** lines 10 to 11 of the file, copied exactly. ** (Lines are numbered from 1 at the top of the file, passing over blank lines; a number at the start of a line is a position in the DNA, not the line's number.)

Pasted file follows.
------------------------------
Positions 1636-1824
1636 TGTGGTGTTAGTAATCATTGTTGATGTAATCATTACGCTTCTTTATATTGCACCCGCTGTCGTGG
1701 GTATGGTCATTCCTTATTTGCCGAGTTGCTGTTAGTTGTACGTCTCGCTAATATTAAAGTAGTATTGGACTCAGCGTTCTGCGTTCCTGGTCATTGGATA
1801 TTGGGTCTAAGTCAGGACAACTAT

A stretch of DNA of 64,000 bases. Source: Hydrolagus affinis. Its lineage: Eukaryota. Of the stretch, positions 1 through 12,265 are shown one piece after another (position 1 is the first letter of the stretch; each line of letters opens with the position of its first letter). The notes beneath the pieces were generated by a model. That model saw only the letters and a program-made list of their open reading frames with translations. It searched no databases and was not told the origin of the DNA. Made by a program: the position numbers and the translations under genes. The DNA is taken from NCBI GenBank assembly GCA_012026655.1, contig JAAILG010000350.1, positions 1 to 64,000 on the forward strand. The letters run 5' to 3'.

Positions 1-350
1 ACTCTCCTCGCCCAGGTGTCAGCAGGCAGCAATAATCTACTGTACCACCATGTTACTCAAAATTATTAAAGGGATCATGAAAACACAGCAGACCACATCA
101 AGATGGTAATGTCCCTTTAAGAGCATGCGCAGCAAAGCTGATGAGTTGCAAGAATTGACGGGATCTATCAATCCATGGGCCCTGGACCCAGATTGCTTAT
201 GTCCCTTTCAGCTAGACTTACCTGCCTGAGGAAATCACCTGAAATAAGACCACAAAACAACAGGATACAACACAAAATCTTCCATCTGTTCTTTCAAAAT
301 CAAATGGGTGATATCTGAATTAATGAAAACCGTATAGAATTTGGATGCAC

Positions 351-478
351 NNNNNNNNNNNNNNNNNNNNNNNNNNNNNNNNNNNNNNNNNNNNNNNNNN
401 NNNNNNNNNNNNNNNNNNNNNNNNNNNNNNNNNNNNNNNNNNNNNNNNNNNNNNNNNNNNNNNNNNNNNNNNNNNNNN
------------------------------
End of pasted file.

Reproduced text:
301 CAAATGGGTGATATCTGAATTAATGAAAACCGTATAGAATTTGGATGCAC

Positions 351-478